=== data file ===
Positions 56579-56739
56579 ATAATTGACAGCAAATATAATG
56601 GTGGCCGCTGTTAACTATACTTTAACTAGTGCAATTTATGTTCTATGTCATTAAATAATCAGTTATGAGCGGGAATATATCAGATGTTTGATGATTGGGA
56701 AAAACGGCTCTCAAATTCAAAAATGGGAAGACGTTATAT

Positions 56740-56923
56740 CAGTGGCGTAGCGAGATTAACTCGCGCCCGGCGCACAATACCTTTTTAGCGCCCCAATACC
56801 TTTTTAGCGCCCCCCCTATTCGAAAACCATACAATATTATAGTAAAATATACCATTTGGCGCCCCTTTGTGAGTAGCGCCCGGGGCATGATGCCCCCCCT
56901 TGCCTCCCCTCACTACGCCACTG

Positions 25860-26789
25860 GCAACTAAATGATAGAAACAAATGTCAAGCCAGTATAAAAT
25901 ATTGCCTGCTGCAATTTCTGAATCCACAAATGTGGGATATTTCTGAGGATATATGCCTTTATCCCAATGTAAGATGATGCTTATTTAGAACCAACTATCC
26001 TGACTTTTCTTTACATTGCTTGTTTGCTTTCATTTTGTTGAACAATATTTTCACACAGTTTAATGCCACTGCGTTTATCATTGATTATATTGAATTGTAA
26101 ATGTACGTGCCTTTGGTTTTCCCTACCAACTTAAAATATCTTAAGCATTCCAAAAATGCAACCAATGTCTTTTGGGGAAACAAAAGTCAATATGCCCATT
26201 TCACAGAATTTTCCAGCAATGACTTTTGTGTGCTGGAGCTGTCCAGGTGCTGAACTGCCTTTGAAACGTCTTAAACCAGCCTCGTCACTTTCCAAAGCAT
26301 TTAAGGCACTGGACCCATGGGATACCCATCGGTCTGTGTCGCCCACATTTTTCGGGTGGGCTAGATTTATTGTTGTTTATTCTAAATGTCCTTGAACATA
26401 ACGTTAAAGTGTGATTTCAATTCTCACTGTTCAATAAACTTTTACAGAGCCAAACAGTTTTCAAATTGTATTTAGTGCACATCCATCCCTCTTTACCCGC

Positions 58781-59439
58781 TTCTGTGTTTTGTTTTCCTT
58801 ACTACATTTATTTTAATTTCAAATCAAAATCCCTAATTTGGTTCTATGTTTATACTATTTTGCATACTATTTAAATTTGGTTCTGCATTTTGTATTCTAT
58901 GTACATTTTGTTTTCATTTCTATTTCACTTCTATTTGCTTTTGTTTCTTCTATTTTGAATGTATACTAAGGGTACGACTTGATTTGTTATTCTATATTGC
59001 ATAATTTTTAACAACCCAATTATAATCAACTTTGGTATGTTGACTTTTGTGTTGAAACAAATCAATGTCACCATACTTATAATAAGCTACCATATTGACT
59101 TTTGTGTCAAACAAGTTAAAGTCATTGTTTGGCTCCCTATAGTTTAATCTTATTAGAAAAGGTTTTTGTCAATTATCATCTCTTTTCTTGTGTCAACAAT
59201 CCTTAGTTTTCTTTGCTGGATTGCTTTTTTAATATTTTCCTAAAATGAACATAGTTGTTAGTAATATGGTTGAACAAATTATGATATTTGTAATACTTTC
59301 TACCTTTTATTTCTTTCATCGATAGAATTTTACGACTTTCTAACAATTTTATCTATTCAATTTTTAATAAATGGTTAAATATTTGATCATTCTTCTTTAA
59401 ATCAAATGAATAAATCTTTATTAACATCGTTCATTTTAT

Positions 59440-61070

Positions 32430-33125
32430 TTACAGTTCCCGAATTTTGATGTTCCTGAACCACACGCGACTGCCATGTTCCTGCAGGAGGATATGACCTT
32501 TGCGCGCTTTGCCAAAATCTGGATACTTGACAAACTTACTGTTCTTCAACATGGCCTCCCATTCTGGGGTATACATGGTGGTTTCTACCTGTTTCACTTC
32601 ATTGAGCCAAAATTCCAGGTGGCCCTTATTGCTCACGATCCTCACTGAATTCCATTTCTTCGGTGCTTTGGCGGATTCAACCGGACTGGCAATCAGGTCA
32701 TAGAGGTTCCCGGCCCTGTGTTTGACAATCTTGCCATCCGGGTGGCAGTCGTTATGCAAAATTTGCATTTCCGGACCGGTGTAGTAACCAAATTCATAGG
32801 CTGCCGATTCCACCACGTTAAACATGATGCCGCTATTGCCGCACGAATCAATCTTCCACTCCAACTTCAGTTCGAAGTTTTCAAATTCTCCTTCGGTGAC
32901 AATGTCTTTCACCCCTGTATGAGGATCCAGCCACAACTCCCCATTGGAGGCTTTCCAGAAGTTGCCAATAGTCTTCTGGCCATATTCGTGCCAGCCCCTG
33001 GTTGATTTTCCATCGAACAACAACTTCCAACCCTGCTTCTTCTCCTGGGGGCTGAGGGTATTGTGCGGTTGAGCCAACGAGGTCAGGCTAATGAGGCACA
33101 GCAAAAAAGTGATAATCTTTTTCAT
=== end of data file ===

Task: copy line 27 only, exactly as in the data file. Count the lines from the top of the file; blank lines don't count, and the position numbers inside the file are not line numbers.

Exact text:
Positions 32430-33125